Late payments hit South East businesses hard

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ONE in 10 businesses in the South East is spending more than a quarter of its time chasing outstanding payments, figures reveal.

This is taking away valuable resource needed to run the company, according to the latest research by specialist invoice finance provider Bibby Financial Services.

The survey of small to medium-sized enterprises in the region has revealed that 10 per cent are now spending more than a week a month chasing customers for payment – a figure which has risen from six per cent in March 2010, and is just above the national average of nine per cent.

Chasing customer late payments is responsible for losing UK businesses countless working days and it is thought this could be costing the economy £4.4billion every year. The results will be of concern to businesses in the region which have already been hit hard this year with the cuts in public spending and loss of public sector jobs having an impact on the local economy.

The research was carried out as the Government considers implementing a new European Directive next year which sets the standard payment term at 30 days and is designed to reduce the length of time businesses have to wait for payment.

Jon Charsley, spokesman for Bibby Financial Services in the South East, said: “It is a real concern to see so many businesses in this region – a vital component in the engine of the economy – having to spend longer chasing payments than last year, which is time that could be better spent building their businesses.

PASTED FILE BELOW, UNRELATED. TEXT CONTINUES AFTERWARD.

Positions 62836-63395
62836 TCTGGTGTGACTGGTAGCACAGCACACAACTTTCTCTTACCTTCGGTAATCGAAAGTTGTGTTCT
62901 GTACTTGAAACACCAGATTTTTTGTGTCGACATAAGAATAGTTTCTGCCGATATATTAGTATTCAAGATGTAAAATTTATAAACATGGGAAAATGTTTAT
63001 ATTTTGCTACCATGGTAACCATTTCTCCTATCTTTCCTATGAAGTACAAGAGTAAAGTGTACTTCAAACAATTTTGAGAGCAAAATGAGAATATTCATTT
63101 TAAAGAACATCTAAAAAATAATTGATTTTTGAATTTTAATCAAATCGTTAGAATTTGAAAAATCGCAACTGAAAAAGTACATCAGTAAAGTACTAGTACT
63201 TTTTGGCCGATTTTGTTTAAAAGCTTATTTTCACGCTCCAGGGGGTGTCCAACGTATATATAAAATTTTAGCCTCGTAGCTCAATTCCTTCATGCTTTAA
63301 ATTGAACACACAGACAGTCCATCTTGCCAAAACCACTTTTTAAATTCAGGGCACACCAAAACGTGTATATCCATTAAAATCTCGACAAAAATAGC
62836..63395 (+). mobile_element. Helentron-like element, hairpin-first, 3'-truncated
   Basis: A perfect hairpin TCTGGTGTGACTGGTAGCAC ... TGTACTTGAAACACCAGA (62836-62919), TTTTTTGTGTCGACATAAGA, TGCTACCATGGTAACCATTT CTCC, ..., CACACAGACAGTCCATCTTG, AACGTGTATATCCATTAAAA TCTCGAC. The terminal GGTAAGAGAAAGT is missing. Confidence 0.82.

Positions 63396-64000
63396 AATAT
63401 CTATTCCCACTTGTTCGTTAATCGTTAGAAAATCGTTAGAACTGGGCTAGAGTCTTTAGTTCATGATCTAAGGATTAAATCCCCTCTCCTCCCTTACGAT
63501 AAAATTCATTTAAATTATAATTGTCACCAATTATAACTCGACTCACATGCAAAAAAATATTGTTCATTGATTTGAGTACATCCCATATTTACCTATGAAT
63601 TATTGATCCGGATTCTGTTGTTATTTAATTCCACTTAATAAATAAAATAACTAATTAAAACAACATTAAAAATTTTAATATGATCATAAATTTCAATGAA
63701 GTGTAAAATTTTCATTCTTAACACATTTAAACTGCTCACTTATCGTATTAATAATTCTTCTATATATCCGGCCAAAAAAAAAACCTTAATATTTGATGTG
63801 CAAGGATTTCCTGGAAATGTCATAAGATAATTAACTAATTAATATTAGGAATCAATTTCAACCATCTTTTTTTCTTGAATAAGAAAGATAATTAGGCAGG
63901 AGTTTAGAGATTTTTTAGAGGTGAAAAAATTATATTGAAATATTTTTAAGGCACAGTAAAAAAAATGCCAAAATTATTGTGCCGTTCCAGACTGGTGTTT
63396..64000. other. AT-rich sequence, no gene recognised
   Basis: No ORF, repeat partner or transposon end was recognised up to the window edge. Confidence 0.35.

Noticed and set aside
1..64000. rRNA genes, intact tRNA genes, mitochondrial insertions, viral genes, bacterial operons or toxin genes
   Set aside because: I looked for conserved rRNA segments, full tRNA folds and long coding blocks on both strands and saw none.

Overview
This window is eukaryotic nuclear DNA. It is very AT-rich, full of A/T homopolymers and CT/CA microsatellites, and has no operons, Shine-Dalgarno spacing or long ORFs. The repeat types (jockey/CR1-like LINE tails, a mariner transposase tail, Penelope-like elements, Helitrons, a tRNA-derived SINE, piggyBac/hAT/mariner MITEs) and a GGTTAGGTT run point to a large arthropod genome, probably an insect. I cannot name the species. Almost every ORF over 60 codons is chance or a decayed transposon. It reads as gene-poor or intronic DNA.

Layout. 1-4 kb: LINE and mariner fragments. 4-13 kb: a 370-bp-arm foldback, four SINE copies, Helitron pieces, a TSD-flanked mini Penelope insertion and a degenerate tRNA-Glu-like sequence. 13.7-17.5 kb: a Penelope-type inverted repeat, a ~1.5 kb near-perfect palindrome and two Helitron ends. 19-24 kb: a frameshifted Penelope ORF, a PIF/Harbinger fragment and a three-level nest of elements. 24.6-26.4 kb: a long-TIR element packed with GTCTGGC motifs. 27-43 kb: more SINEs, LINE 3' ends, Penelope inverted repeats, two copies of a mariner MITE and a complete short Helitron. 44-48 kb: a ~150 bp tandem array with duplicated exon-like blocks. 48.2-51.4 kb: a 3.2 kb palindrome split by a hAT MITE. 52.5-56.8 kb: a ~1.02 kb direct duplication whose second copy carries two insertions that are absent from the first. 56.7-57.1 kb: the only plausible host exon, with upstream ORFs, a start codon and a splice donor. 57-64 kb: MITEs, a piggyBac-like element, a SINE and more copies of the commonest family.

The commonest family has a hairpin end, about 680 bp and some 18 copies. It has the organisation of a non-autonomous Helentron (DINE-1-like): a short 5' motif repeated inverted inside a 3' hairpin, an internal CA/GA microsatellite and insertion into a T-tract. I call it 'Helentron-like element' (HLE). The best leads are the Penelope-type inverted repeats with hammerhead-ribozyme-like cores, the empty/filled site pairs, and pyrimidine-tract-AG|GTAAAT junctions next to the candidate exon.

“Our research also shows that 42 per cent of business owners in the South East believe their firms are doing worse than a year ago, with factors such as the turmoil in the eurozone and increasing VAT which appears to be hampering business performance in the region.

“The introduction of the EU directive would be a welcome move to tackle the late payment issue and would provide more leverage to businesses owners in demanding payment for their hard work, which in turn will enable better control over their cash flow.

“However, in a competitive and challenging environment many business owners are reluctant to jeopardise existing relationships with customers or risk losing business by exercising their rights to charge interest on overdue payments, particularly during these tough trading times.

“In addition, smaller businesses just do not have the time or resources to keep chasing late payers let alone go down the legislative route to recoup payments.”